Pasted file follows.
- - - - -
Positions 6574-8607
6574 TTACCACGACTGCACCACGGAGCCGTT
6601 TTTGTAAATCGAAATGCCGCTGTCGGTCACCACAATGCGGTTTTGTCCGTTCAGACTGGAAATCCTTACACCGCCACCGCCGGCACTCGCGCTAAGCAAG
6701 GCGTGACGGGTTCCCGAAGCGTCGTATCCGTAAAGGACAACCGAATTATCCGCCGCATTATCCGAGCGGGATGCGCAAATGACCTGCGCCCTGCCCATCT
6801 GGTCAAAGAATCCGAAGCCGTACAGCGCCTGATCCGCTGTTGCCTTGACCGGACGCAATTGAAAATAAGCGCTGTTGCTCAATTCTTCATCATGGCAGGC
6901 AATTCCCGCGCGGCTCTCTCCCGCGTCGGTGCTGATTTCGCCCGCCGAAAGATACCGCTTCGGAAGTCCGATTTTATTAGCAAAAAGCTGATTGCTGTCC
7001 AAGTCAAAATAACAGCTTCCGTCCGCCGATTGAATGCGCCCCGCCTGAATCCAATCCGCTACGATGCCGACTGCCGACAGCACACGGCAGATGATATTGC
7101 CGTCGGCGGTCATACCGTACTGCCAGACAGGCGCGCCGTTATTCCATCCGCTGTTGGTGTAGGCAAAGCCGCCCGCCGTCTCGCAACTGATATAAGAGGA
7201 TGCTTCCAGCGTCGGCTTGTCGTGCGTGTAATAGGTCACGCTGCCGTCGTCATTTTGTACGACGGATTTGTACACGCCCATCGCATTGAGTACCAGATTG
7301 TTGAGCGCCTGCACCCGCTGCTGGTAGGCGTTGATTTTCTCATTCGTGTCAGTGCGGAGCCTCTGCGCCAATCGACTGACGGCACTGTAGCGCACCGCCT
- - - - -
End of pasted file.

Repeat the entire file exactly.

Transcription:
Positions 6574-8607
6574 TTACCACGACTGCACCACGGAGCCGTT
6601 TTTGTAAATCGAAATGCCGCTGTCGGTCACCACAATGCGGTTTTGTCCGTTCAGACTGGAAATCCTTACACCGCCACCGCCGGCACTCGCGCTAAGCAAG
6701 GCGTGACGGGTTCCCGAAGCGTCGTATCCGTAAAGGACAACCGAATTATCCGCCGCATTATCCGAGCGGGATGCGCAAATGACCTGCGCCCTGCCCATCT
6801 GGTCAAAGAATCCGAAGCCGTACAGCGCCTGATCCGCTGTTGCCTTGACCGGACGCAATTGAAAATAAGCGCTGTTGCTCAATTCTTCATCATGGCAGGC
6901 AATTCCCGCGCGGCTCTCTCCCGCGTCGGTGCTGATTTCGCCCGCCGAAAGATACCGCTTCGGAAGTCCGATTTTATTAGCAAAAAGCTGATTGCTGTCC
7001 AAGTCAAAATAACAGCTTCCGTCCGCCGATTGAATGCGCCCCGCCTGAATCCAATCCGCTACGATGCCGACTGCCGACAGCACACGGCAGATGATATTGC
7101 CGTCGGCGGTCATACCGTACTGCCAGACAGGCGCGCCGTTATTCCATCCGCTGTTGGTGTAGGCAAAGCCGCCCGCCGTCTCGCAACTGATATAAGAGGA
7201 TGCTTCCAGCGTCGGCTTGTCGTGCGTGTAATAGGTCACGCTGCCGTCGTCATTTTGTACGACGGATTTGTACACGCCCATCGCATTGAGTACCAGATTG
7301 TTGAGCGCCTGCACCCGCTGCTGGTAGGCGTTGATTTTCTCATTCGTGTCAGTGCGGAGCCTCTGCGCCAATCGACTGACGGCACTGTAGCGCACCGCCT